I will have to agree with Jason on this,  during the 25 years that I have been cutting wood as a profession, I have had the opportunity to cut about every type of wood available and made all types of cuts both diagonally across the grain, across the grain and rip cuts in different thicknesses and textures of wood.  This also includes man made materials.  During this time I have used about every blade that is on the market and as a result my favorite blade that out shines them all has been the Forrest blade.  I have some that are over 20 years old and have been sharpened many times and are still a high performance blade.

I have given most of the other blades away or they still hang on a nail in the shop and most likely will never see any life on my saws.  Name brands like systematic and freud,  have long ago given way to the forrest blade..  When you get blade run out of between .001 and .002 from every blade you get and mount it on a saw and use it in a production like situation and after several hours of use you still have the same run out readings it means that the blade will also be cutting the same quality through out your jobs.  When you get "glue up" cuts right off the saw it is also a testament to its quality.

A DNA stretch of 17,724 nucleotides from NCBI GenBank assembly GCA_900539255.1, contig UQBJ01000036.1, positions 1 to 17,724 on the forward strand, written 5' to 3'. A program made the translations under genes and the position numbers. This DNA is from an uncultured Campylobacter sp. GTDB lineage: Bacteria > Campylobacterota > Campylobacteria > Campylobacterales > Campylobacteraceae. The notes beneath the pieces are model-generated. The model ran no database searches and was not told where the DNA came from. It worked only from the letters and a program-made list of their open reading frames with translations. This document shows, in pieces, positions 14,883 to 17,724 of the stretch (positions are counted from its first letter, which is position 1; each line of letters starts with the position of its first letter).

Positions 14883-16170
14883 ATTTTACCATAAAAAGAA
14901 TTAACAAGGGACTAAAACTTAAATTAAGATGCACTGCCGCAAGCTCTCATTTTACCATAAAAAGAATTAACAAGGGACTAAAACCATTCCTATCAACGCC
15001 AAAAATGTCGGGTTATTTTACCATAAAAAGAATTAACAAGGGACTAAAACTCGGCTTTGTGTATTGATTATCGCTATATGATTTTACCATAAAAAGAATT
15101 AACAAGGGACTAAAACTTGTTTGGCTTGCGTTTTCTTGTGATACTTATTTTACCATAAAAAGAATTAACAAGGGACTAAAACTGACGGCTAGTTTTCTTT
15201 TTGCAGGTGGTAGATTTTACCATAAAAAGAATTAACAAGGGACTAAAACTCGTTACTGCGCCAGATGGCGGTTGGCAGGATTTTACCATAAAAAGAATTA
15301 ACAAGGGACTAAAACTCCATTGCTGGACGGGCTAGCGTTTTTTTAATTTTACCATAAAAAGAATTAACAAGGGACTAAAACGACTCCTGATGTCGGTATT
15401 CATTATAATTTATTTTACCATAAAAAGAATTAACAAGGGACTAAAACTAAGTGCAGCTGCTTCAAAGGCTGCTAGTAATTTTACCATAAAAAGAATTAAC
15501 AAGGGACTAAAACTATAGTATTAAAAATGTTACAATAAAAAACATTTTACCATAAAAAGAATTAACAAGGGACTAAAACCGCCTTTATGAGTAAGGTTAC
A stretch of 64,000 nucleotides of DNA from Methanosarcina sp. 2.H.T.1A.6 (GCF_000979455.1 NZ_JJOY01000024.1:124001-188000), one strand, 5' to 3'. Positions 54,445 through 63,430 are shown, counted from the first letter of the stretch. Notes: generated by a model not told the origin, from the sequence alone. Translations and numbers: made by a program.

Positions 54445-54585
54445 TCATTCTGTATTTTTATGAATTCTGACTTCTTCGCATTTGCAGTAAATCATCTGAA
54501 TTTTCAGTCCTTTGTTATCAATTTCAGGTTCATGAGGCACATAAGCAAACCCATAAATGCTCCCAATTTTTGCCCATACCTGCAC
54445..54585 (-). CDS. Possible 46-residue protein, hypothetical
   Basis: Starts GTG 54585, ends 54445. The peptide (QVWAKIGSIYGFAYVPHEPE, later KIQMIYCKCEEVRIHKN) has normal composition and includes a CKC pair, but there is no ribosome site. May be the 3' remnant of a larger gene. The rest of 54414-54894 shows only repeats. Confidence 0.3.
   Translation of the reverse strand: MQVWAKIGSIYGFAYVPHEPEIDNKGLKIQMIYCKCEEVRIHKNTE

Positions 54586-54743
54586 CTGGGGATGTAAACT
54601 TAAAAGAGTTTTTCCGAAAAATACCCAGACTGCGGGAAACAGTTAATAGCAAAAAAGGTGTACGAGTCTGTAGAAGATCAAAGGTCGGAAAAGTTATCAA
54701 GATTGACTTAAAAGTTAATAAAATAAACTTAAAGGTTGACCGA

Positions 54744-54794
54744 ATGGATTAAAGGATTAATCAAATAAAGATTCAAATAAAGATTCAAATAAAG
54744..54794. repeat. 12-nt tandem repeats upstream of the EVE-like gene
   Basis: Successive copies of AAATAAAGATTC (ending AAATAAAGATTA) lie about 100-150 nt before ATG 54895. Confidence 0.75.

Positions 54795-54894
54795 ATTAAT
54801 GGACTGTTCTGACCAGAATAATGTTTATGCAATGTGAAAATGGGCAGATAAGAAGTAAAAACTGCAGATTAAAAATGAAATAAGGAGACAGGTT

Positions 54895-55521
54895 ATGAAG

The durability of the forrest is hard to beat as there have been times when I have build an entire set of kitchen cabinets out of not only oak. but hickory without the need of changing a blade.  I never had been able to do that with other named blades.

One of the most impressive things I have experienced in a forrest blade that you can mount a 40 tooth combination blade on a saw and cut everything from the hardest to the soft woods in a cross cut and get splinter free accurate cuts and then with the same blade do the same thing is rip cuts and never have to change the blade for a different tooth number  or tooth configuration.  This is true with plywoods as well.

In all my trim out and percission cuts I have a forrest blade on my miter saw for the same reason.

But here again I do this for a profession and therefore I need to use the best where some one else whom do not require the same cut quality might choose a less expensive blade.  It is true you get what you pay for and for my career in working wood  the forrest blade has never let me down.
 
Ken Darga said:

Jason,